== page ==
Fritz C, Kost B (2020)
Publication Type: Book chapter / Article in edited volumes
Publication year: 2020
Edited Volumes: Pollen and Pollen Tube Biology
Series: Methods in Molecular Biology
Book Volume: 2160
Pages Range: 307-325
The general role of cellular membranes is to provide a barrier and to generate separate reaction spaces. However, additional functions of membrane domains enriched in certain classes of lipids have been discovered, which represent an important area of ongoing research. Such membrane domains can be found in cells at different size scales (e.g., nanodomains, microdomains), represent membrane regions with special physical properties and play important roles in the direct or indirect propagation of signaling processes. Domain formation within the plasma membrane (PM) does not only involve the accumulation of specific lipids, but also the recruitment of specific transmembrane or PM-associated peripheral proteins. Phosphatidic acid (PA) is increasingly recognized as an important signaling lipid and component of PM domains. This lipid is involved in the regulation not only of biotic or abiotic stress responses, but also of pollen tube tip growth and of other forms of polar cell expansion. Although many PA-binding proteins have been characterized, a conserved PA interaction motif could not be identified in these proteins. Consequently, protein binding to PA cannot be predicted based on sequence analysis, but has to be biochemically tested using lipid strip or liposome assays. Although these assays are often informative, they are generally based on the use of artificial model membranes, which compared to natural membranes contain fewer lipid types often at non-physiological concentrations. In this chapter, we describe an alternative in vivo assay that can be employed to analyze protein binding to PA at the PM of normally elongating tobacco pollen tubes. This assay is based on the use of n-butanol (n-ButOH), which inhibits phospholipase D (PLD) and thereby blocks a major biosynthetic pathway that generates PA within the PM from substrates like phosphatidylcholine (PC) or phosphatidylethanolamine (PE). PLD inhibition reduces the PA content of the PM and consequently the level of PM association of PA-binding proteins, which can be analyzed using fluorescence microscopy. Methods enabling n-ButOH treatment of cultured tobacco pollen tubes expressing YFP-tagged PA-binding proteins as well as the quantitative determination of the PM association of these proteins are described.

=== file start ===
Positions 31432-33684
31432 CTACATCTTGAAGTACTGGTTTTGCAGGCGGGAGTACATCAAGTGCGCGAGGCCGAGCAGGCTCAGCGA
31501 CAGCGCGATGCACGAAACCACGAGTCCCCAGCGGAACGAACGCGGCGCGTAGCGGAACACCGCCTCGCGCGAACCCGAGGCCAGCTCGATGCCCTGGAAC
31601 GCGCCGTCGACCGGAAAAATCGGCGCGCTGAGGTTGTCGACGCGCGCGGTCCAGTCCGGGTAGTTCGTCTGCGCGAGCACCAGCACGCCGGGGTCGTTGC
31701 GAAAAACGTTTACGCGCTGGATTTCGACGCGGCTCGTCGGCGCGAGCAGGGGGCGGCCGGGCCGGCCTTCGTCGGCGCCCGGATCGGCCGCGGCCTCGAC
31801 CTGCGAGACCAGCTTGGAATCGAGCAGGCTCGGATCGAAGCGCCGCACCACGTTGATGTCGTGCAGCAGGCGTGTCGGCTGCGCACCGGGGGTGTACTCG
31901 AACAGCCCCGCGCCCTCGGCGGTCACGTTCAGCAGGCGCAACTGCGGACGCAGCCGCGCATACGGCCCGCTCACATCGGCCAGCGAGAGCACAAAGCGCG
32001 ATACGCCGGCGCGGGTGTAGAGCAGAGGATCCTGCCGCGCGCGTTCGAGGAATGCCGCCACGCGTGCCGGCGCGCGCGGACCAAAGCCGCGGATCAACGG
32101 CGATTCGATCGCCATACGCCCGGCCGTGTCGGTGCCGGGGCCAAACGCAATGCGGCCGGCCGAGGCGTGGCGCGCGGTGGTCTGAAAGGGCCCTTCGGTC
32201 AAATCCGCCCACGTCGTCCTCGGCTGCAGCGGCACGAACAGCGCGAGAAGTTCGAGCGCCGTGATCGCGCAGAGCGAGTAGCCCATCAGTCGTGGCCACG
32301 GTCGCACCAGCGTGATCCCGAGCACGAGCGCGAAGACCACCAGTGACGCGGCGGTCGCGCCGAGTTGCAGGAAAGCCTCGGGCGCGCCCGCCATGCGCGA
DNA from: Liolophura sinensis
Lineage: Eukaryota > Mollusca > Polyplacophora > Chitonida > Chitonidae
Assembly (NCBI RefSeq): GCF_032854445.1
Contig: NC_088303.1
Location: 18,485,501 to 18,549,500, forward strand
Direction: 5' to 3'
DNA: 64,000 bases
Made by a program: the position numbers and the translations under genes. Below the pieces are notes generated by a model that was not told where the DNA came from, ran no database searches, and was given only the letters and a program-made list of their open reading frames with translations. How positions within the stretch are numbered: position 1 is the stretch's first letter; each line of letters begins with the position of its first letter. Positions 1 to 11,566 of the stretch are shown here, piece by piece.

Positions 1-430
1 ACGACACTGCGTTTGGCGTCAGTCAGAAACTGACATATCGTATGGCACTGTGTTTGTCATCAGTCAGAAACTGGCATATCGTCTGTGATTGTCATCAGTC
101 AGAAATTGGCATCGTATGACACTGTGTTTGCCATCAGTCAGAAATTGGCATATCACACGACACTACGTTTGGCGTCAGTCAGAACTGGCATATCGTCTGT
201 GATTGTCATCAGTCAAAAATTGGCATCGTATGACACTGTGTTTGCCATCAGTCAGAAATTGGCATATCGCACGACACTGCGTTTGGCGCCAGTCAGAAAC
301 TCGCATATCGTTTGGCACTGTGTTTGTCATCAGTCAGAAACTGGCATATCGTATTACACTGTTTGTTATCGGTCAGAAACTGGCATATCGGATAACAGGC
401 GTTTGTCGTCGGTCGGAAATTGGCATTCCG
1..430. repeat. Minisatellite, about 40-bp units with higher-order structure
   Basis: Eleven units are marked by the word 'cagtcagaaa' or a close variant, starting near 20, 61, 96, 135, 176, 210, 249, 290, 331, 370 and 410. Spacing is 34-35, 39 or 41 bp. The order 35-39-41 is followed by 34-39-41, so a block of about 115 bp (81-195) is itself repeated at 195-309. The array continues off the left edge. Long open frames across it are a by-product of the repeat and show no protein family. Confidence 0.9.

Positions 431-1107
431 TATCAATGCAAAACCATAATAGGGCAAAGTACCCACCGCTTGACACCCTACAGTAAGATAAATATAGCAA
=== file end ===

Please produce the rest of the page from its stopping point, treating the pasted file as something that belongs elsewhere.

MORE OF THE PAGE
Fritz, C., & Kost, B. (2020). Testing Pollen Tube Proteins for In Vivo Binding to Phosphatidic Acid by n-Butanol Treatment and Confocal Microscopy. In Anja Geitmann (Eds.), Pollen and Pollen Tube Biology. (pp. 307-325).
Fritz, Carolin, and Benedikt Kost. "Testing Pollen Tube Proteins for In Vivo Binding to Phosphatidic Acid by n-Butanol Treatment and Confocal Microscopy." Pollen and Pollen Tube Biology. Ed. Anja Geitmann, 2020. 307-325.